Internet vs. Traditional Classrooms

Modern technology has brought about many changes in education sector. The way students are taught in schools has changed due to development of new education resources. Internet has changed traditional education systems besides opening new avenues through which education is provided to students (Goldenberg, Russell, & Cook 16). One such avenue is enabling lecturers to teach through the internet instead of going physically to classrooms to lecture. This paper will discuss internet and traditional methods of education.

Traditional classroom method of teaching has been known to be the most effective over the years. This method enables teachers to provide information to students through face-to-face method of communication. Therefore, it facilitates delivery of education effectively and efficiently. It enhances high level of interaction between the lecturer and the student leading to high concentration and participation. In addition, it creates a physical environment that promotes student interaction. This enables sharing of ideas and concepts among the students. As a result, it boosts the students’ understanding of subjects being studied (Goldenberg, Russell, & Cook 40).

Conversely, traditional classroom method of teaching is tedious as it is accompanied by many courses that a student must complete before graduating. Some of these courses do not have practical importance. Therefore, attending classes physically may not be important. Students who work fulltime find it hard to meet their goals because they waste time moving from workplace to attend to lessons in physical classrooms. In general, this system hinders development of education because it does not allow teachers to focus on some other things such as education research that are crucial in education improvement.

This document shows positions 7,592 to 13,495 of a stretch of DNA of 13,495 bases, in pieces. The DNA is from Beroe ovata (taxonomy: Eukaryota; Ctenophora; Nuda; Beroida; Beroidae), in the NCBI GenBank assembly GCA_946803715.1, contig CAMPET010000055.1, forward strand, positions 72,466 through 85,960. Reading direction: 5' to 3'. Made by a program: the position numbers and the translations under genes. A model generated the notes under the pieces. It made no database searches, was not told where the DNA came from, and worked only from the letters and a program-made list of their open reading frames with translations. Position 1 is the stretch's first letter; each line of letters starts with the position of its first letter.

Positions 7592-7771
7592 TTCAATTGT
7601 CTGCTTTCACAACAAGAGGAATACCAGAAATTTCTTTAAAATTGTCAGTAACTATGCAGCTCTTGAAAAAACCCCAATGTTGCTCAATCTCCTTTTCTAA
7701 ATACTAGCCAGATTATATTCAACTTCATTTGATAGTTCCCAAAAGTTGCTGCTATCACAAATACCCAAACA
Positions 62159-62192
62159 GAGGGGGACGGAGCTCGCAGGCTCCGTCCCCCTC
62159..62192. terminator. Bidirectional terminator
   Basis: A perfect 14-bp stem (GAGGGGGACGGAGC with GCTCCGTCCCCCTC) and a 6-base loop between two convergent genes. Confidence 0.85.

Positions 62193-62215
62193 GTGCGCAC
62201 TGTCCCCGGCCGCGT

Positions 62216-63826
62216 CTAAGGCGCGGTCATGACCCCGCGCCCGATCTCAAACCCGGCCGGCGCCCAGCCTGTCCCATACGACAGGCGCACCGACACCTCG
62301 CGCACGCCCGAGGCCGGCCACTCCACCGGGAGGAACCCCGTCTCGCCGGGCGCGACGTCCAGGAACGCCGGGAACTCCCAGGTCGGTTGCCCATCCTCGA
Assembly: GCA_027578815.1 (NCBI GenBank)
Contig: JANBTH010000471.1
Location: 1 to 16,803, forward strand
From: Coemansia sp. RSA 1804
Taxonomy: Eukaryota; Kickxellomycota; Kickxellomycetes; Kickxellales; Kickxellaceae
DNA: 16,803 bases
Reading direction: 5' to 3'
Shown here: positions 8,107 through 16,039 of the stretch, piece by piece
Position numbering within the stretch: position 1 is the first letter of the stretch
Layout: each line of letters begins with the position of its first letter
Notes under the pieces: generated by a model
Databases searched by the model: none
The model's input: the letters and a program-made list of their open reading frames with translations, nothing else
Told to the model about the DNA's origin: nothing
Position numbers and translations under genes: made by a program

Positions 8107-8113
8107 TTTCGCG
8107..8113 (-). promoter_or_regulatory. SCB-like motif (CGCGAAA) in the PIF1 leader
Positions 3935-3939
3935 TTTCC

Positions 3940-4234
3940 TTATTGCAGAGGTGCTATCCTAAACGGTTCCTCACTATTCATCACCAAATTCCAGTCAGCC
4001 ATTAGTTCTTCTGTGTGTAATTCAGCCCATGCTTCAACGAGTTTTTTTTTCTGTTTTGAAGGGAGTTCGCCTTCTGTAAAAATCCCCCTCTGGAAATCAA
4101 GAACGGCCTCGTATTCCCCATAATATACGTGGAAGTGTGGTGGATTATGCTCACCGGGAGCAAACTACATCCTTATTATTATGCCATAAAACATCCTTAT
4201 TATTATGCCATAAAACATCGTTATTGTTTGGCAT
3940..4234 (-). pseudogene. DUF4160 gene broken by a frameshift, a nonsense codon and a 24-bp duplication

Online or internet method of teaching differs from traditional method in various ways. It creates a virtual class unlike physical classrooms in traditional systems. Online teaching is enhanced by technological advancement especially internet development. This concept of teaching is new to teachers and students. However, it has gained popularity in passing knowledge (Goldenberg, Russell, & Cook 35). Currently, there are many students who are enrolled in online study programs.

According to research, this method of teaching is efficient because it gives students convenient time to finish their assignments in a timely manner. Internet learning allows part-time and fulltime employed students to learn over the internet at their convenience. Students are able to focus on specific courses that are relevant to the degree course they are undertaking. This enables them to finish their degrees on time. Moreover, students under online study programs do not travel from distant places to attend to lessons in physical classrooms. Instead, they study from their convenient places and find it easy and useful to share knowledge online.

Furthermore, this method trains students to work in a virtual environment. This encourages team work when partners or members are situated far away from each other. This is the direction the world of business has embraced where people work remotely (Goldenberg, Russell, & Cook 20).

Critics of internet learning/teaching system of education argue that it has not yet become an efficient method of facilitating education despite many advantages associated with it. They claim that online teaching or learning makes education to appear like an industrial process that lacks physical human interaction because it alienates teachers from students.

Moreover, some institutions do not recognize degrees that were earned online. This means that the system has not yet been accepted universally as being capable of conferring valid degrees, diplomas or certificates. Some people still question the validity and effectiveness of this method of teaching. It is expensive for institutions to install the infrastructure that supports online lesson delivery.


Online/internet method of teaching is the future of education as traditional classrooms are fading away gradually.


Works cited

Goldenberg, A., Russell, M., & Cook, A. “The effect of Computers on Student Writing: A Meta- Analysis of Studies from 1992 to 2002”. Journal of Technology, Learning, and Assessment 2.1 (2004): 1-52. Print.

Leave a Reply

Your email address will not be published. Required fields are marked *